This bag by J.T. Willie (Navajo [Diné]) honors the Navajo Code Talkers who served during World War II. Hundreds of American Indians joined the U.S. armed forces and used words from their traditional tribal languages to gain a tactical advantage. The military asked them to develop secret battle communications based on their languages—and America’s enemies never deciphered the coded messages they sent.
In WWI, Choctaw and other American Indians transmitted battle messages in their tribal languages by telephone. Although not used extensively, the WWI telephone squads played a key role in helping the U.S. Army win several battles in France that brought about the end of the war.
The Marine Corps recruited Navajo Code Talkers in 1941 and 1942. Philip Johnston was a WWI veteran who had heard about the successes of the Choctaw telephone squad. Johnston, although not Indian, had grown up on the Navajo reservation. In 1942, he suggested to the Marine Corps that Navajos and other tribes could be very helpful in maintaining communications secrecy. After viewing a demonstration of messages sent in the Navajo language, the Marine Corps was so impressed that they recruited 29 Navajos in two weeks to develop a code within their language. After the Navajo code was developed, the Marine Corps established a Code Talking school.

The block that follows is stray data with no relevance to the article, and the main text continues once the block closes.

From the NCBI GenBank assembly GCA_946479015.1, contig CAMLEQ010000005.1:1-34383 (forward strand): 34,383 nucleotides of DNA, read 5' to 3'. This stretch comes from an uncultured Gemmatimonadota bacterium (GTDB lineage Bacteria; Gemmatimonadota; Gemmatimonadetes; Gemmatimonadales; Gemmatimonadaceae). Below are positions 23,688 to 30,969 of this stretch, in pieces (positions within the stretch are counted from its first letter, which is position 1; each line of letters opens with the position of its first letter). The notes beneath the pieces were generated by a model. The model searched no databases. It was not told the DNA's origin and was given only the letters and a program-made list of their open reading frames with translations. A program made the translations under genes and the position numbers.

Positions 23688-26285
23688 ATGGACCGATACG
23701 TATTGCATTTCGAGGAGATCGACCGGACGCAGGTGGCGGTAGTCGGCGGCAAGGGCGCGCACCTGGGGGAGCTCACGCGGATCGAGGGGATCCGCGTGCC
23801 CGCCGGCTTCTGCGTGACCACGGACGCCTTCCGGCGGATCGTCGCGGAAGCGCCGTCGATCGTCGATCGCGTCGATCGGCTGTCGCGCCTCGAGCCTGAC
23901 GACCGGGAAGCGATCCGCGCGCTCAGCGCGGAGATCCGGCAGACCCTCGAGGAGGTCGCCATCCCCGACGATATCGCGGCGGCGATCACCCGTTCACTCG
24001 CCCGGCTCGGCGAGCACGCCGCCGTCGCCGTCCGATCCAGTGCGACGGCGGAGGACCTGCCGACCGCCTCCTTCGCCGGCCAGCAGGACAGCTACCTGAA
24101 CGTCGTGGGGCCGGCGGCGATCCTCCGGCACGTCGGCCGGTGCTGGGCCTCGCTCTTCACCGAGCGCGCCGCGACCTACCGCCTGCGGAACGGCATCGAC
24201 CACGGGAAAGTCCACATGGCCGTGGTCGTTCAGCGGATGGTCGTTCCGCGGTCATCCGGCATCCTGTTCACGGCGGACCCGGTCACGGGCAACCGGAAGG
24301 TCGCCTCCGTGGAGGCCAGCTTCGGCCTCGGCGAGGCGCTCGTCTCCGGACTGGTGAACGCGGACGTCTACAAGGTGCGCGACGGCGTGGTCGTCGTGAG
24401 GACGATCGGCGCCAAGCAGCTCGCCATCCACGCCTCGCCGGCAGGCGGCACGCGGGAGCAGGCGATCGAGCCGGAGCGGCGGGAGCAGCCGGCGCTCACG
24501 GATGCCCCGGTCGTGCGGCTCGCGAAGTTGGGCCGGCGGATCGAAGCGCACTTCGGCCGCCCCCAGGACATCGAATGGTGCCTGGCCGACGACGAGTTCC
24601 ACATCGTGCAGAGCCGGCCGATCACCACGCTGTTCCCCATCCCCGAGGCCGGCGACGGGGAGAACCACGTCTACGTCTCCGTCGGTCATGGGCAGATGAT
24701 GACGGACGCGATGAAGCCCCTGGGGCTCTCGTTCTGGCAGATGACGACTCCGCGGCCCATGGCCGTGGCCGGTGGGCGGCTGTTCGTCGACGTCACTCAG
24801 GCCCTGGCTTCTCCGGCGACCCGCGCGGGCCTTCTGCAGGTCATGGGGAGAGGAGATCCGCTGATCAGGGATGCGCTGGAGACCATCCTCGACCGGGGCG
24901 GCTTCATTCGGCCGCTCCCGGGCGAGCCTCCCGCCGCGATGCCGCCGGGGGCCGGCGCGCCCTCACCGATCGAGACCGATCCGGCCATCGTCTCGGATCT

“Code Talkers,” as they came to be known after WWII, are 20th-century American Indian warriors and heroes who significantly aided the victories of the U.S. and its allies. During WWII, about 420 Navajos served as Code Talkers—the most from any Native group.
The Navajo people call themselves the “Naabeeho´ Dine’é, or sometimes, Diné.” “Diné Bizaad” is the Navajo term for the Navajo language. Many Navajos still speak their language.
This bag is in the collection of the Smithsonian’s National Museum of the American Indian. Learn more about Native American Code Talkers at the museum’s education site and at Google Arts and Culture.
Visit the museum’s website for information about the National Native American Veterans Memorial, erected in 2020 on the museum’s grounds to honor the Native Americans who have served in the U.S. military.